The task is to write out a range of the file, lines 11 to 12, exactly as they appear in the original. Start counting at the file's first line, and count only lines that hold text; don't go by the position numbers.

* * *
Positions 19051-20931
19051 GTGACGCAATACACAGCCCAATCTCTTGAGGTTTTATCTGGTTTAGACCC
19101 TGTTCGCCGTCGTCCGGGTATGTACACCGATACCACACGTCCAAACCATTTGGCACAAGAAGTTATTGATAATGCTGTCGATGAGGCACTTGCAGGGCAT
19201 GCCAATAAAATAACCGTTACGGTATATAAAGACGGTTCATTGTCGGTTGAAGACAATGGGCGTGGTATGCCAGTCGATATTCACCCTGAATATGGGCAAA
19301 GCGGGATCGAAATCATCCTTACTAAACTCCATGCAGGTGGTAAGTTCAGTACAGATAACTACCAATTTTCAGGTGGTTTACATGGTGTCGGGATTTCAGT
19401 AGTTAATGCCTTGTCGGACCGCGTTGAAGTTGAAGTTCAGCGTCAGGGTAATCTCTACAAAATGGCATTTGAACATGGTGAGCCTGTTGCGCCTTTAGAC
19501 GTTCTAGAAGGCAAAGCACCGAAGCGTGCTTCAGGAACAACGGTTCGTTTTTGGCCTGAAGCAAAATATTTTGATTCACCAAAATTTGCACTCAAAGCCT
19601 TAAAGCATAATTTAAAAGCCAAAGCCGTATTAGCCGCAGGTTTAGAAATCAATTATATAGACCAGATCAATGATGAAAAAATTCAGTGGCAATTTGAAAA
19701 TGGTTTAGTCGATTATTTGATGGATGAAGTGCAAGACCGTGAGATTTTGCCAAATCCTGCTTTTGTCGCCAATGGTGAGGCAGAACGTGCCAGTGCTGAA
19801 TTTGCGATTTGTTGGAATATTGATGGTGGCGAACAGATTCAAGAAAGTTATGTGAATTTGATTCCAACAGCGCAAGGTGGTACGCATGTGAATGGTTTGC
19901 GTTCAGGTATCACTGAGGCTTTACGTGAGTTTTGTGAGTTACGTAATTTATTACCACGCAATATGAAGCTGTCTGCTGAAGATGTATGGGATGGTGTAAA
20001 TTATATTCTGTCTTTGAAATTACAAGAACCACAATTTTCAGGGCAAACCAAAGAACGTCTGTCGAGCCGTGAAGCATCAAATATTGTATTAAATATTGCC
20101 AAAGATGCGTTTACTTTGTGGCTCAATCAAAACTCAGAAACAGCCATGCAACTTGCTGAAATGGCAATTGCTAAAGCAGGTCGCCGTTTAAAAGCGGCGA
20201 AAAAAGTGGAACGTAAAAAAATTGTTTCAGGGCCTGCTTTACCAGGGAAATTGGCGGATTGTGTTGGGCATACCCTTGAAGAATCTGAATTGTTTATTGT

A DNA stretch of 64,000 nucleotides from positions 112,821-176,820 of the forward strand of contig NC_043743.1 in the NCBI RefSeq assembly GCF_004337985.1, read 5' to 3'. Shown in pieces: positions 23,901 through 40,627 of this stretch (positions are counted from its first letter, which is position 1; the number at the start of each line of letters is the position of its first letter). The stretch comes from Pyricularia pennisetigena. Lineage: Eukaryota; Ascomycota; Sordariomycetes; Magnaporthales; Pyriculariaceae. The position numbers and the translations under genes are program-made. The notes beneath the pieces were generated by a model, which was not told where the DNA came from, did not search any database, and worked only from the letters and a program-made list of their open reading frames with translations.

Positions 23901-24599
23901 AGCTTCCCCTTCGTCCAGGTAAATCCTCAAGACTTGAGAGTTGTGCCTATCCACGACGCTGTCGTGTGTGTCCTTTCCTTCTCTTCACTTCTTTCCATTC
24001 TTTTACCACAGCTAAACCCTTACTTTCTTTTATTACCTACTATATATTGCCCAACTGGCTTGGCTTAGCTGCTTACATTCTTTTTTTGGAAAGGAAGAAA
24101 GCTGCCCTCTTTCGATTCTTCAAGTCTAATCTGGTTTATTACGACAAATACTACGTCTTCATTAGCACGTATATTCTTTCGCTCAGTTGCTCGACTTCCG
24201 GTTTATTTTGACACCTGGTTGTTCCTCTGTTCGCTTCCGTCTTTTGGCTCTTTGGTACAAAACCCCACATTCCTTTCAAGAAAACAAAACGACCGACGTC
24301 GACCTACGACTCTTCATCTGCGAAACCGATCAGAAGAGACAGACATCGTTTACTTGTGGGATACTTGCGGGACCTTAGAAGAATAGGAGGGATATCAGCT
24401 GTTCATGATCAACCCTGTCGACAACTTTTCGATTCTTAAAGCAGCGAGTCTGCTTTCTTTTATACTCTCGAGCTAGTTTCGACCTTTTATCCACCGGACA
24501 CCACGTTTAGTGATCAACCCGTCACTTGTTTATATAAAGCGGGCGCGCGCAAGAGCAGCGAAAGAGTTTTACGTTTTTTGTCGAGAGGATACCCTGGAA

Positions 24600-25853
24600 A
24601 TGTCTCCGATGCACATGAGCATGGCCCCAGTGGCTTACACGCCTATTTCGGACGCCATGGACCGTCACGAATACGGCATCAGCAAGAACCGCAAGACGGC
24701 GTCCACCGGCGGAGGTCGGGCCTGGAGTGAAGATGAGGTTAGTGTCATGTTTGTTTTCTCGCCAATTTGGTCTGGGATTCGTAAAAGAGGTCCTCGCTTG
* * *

19901 GTTCAGGTATCACTGAGGCTTTACGTGAGTTTTGTGAGTTACGTAATTTATTACCACGCAATATGAAGCTGTCTGCTGAAGATGTATGGGATGGTGTAAA
20001 TTATATTCTGTCTTTGAAATTACAAGAACCACAATTTTCAGGGCAAACCAAAGAACGTCTGTCGAGCCGTGAAGCATCAAATATTGTATTAAATATTGCC